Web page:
May 2, 1996
William G. Berg
Financial Management Services Specialist
Florida Credit Union League, Inc.
P.O. Box 3108
Tallahassee, FL 32315-3108
Re: Security for Public Deposits (Your Letter of April 4, 1996)
Dear Mr. Berg:
You requested an opinion regarding the ability of a federal credit union ("FCU") to accept public deposits under Florida law. As we have previously stated, one FCU cannot serve as a guarantor against losses caused by other FCUs or federally insured state-chartered credit unions ("FISCUs"), as is required by Florida law (Fla. Stat. Ann. §280.07). Letter from Steven R. Bisker, Assistant General Counsel, to Maxwell W. Wells, Jr., Wells & Morrison, dated November 7, 1986 and Letter from me to you, Re: Florida Law: Security for Public Deposits, dated January 27, 1995 (both mentioned in your incoming request). This is because the guaranty activity is neither express nor incidental to an FCU. Nor does the NCUA Board permit such assumption of liabilities of other institutions. 12 U.S.C. §1785(b)(1)(C) and 12 C.F.R. §741.8. Serious safety and soundness issues would also be raised by the practice, if permitted.
Your representations that: (1) only credit unions would form the guarantor group for Florida public funds held in Florida FCUs; (2) no losses have yet occurred in bank and thrift guaranty pools of Florida public funds; (3) the Federal Deposit Insurance Corporation ("FDIC") insures such accounts held at FDIC-insured banks and thrifts ; and (4) credit unions are placed in a competitive disadvantage by not having such authority; are not germane to the issue of the permissibility of the activity. As you know, FCUs are unique financial institutions that do not have all the powers granted to FDIC insured banks and thrifts. Nor is competitive inequality alone sufficient to justify the creation of an incidental power. The agency's response to your inquiry must remain the same as it has been in the past.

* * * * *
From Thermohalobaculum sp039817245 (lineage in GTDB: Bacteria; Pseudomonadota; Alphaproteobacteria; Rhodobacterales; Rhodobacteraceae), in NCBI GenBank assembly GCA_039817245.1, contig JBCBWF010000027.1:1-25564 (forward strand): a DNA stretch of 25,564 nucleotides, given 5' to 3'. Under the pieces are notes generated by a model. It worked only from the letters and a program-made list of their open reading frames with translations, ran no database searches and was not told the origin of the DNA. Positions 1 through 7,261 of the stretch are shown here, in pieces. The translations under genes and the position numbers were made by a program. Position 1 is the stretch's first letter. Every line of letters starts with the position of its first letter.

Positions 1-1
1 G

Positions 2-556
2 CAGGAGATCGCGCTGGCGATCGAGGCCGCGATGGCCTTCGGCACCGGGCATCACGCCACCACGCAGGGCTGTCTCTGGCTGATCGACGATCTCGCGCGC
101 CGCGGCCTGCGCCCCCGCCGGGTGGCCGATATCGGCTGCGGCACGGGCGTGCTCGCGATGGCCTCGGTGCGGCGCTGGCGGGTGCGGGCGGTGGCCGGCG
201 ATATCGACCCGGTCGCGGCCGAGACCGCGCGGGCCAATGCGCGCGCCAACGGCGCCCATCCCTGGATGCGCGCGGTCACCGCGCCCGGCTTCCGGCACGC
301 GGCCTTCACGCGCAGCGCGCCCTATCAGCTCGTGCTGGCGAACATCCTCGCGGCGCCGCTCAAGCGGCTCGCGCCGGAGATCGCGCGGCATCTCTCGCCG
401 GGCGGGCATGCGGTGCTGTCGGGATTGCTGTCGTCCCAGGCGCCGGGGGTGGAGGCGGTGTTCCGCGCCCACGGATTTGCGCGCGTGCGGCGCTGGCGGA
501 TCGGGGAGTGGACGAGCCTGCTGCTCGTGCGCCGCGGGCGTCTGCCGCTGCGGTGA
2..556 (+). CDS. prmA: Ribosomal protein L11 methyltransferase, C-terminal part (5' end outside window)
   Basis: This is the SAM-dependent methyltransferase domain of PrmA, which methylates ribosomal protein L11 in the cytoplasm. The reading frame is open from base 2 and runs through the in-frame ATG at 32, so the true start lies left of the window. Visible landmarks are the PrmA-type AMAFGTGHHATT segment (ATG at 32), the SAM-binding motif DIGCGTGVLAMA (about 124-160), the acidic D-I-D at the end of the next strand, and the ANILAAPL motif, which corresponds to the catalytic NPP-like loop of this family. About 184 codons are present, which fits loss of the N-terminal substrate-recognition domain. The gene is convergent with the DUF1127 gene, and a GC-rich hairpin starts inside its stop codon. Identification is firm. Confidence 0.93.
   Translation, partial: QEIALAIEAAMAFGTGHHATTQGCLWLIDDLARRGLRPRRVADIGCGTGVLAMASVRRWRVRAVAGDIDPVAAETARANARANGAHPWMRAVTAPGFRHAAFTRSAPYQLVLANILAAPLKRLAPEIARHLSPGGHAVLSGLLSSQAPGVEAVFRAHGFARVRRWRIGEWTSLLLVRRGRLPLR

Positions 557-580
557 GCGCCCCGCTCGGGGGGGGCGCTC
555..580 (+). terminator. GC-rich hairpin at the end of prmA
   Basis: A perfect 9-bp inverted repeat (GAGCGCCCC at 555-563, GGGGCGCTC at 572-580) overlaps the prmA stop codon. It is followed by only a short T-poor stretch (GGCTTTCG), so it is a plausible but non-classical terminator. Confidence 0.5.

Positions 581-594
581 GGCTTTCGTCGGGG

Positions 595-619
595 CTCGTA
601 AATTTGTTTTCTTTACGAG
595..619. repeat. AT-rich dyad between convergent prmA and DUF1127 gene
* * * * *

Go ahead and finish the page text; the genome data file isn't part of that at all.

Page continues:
Richard S. Schulman
Associate General Counsel
cc: H. Allen Carver, Region III Director